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RG3 cleared for sprints as knee rehab remains on track
Question of the Day
Robert Griffin III continues to advance in his rehab from knee surgery, as he was cleared Thursday to run cross-field sprints and came through with no problems.
The Redskins quarterback ran sprints in the end zone along with rookies Jordan Reed and Chris Thompson, who also are recovering from injuries. And earlier this week, during organized team activities that weren’t open to the media, Griffin said he ran two miles on the fields at Redskins Park.
Those are just the latest steps as Griffin continues his recovery from the January surgery with an eye on being ready to start the Redskins’ Sept. 9 opener against the Philadelphia Eagles.
“It’s been a journey,” Griffin told reporters. “Everyone gets to see the flowers and roses side of it — out here running, throwing, feeling good about it, having a little energy, bounce in your step. But I’ve had to be patiently aggressive this whole time — just let my body heal and be aggressive where I can.”
After practicing once again in a long-sleeved spandex top — white this week, after black during last week’s open session — Griffin was asked if he had gotten bigger. After first asking if the questioner was implying he’d gotten fat, he attributed his look to his wardrobe.
“I mean, it’s definitely the shirt,” he said. “I’m about 225 now, I was 224 last year. You kind of slim down throughout the year, so I’ll probably finish the year about 218. Around this time you do put on a little bit more muscle, and then you maintain it with you throughout the year, so that’s probably why my pecs look amazing.”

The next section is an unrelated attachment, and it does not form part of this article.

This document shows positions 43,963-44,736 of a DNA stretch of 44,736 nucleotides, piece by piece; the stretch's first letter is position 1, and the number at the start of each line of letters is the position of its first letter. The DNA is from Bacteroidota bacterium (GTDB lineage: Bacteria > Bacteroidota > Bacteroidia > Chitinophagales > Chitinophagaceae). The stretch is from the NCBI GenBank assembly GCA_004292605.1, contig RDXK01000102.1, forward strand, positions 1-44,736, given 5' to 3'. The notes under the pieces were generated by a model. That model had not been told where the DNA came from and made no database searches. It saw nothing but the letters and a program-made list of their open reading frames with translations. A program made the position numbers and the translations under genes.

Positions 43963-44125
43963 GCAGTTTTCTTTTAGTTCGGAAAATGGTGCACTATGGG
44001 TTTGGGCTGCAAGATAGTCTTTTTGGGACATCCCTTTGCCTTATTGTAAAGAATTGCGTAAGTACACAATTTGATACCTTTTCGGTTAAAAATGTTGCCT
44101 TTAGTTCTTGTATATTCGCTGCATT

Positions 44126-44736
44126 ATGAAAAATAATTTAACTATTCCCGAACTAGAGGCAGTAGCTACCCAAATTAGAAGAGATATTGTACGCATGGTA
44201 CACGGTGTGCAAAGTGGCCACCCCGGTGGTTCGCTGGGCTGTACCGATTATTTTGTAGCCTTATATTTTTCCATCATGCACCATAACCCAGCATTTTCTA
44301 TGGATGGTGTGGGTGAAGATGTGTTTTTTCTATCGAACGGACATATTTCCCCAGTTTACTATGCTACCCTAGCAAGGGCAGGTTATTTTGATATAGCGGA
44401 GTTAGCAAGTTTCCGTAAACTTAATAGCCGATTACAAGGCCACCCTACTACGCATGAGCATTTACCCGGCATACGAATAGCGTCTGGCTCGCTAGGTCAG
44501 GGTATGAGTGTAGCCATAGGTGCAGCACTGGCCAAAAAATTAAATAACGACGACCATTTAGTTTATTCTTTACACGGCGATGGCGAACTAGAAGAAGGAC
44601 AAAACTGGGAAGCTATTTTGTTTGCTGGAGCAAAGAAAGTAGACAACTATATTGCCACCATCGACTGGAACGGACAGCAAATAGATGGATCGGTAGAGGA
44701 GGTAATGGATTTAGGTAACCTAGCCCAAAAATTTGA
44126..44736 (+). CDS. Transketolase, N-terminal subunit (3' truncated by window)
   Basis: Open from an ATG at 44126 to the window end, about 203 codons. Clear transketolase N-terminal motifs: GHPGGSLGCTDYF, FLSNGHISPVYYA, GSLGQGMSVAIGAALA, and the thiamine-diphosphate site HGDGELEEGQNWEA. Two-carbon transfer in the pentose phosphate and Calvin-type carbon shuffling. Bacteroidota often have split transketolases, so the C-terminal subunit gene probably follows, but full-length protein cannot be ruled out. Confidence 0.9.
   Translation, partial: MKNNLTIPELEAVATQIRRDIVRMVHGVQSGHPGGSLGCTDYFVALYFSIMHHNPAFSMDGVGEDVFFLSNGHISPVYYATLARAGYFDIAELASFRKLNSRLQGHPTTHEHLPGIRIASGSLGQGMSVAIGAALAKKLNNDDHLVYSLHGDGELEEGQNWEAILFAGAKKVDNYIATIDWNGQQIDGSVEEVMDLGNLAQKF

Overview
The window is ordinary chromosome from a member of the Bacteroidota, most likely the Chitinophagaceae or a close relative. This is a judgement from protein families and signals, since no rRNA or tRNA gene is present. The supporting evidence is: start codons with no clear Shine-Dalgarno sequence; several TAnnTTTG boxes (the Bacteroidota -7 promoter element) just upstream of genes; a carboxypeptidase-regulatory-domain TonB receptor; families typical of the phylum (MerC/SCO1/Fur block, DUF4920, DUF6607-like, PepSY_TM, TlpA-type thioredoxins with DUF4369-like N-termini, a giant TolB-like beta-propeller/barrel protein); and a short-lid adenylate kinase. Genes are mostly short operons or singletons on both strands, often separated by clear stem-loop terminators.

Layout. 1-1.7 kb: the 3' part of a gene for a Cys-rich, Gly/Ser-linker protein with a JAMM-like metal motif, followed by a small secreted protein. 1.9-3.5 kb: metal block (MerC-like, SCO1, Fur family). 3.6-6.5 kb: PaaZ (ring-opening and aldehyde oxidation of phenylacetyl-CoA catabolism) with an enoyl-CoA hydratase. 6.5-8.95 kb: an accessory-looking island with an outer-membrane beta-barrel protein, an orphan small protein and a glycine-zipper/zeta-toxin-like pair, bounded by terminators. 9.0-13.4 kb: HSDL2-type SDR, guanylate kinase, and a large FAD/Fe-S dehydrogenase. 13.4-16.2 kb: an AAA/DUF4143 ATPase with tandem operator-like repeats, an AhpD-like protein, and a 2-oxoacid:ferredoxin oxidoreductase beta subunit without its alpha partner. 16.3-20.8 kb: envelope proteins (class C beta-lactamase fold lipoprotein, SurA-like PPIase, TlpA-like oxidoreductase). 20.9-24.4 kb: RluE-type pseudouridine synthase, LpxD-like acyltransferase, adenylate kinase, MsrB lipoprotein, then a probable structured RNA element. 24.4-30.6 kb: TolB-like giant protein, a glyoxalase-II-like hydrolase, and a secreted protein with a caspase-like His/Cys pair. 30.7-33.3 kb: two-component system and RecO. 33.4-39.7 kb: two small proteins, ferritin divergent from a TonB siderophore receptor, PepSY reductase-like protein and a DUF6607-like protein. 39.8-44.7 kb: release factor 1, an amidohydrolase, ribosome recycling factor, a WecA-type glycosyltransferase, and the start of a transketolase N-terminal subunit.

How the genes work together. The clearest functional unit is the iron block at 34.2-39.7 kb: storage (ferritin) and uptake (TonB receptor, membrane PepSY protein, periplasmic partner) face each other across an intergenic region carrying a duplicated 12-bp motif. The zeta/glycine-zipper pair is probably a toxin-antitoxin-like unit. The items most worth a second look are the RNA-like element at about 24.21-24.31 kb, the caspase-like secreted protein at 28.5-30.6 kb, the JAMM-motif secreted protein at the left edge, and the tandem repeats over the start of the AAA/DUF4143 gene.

One positive Griffin has gleaned from the injury is being forced to work more on the mental side of the game, especially doing as much film study as possible this offseason. That work actually began before Griffin’s season ended in the playoff game against the Seahawks, once knee problems forced the then-rookie QB to be more creative in his approach.
“Being slowed down by the knee kind of slowed the game down for me, because I had to slow down,” he said. “It made me have to get through a lot of my reads. That’s what I’m looking forward to doing this upcoming season, is getting through every single option that I need to get through, while at the same time still being able to use my legs as a weapon.”
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About the Author
Marc Lancaster is the sports editor at The Washington Times. He has covered Major League Baseball for the Tampa Tribune and the Cincinnati Post and served as an editor at FanHouse.com and SportsIllustrated.com. A University of Georgia graduate, he began his career as a sportswriter at the Athens (Ga.) Banner-Herald. He can be reached at firstname.lastname@example.org.
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